Locals planning to travel around the state during the remainder of the school holidays are being warned to avoid exposure to mosquitos as experts have detected potentially deadly viruses.
The Murry Valley Encephalitis Virus and the Kunjin virus was identified during routine monitoring of chickens in a surveillance flock based near Meningie.
The Department for Health and Wellbeing’s Acting Executive Director of Health Protection and Licensing Services, Dr Fay Jenkins, says there has been an increase in the number of mosquitoes present along the Murry River this season.
Dr. Jenkins highlighted that many people infected with MVEv are asymptomatic or have mild symptoms such as fever, headache and nausea.
“Although only a few people who become infected with MVEv will develop more serious symptoms which may include confusion, headaches, neck stiffness, tremors, drowsiness and seizures, for those who do, it can be very serious and is fatal in about 20% of cases.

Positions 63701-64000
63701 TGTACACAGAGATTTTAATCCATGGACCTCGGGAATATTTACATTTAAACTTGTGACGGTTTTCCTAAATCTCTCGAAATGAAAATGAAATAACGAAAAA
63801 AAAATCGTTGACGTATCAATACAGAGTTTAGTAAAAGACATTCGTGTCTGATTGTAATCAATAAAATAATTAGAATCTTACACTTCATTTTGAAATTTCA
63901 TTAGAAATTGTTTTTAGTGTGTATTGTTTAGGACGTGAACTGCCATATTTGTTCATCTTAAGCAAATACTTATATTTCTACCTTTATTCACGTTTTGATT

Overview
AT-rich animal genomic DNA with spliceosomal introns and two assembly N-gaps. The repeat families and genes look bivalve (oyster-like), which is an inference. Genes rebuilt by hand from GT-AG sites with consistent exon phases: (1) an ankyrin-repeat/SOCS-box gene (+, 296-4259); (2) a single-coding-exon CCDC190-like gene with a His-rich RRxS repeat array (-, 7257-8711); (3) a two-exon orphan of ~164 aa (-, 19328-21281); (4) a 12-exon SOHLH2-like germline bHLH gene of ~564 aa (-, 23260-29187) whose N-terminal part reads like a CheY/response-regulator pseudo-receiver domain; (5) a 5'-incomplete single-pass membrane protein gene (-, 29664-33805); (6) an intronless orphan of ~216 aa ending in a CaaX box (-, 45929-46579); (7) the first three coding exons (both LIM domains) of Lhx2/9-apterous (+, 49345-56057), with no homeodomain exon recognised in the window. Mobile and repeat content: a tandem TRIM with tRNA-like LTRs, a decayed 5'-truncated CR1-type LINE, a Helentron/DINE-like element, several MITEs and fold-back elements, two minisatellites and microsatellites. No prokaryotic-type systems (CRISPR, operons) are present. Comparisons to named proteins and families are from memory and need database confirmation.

For those who survive, about 40 % of people will suffer permanent neurological damage.
People are being warned that there is no vaccine and no cure for mosquito borne diseases transmitted in South Australia, and the only way of preventing disease is to avoid being bitten by mosquitoes.
“To protect against mosquito borne diseases, we are encouraging people to ‘fight the bite’ and take precautions such as wearing long, loose-fitting, light-colored clothing and use a repellent which contains DEET or picaridin.
“People should also reduce the risk of being bitten by mosquitos by proofing their homes and by removing any potential breeding sites on their properties.” said Dr Jenkins.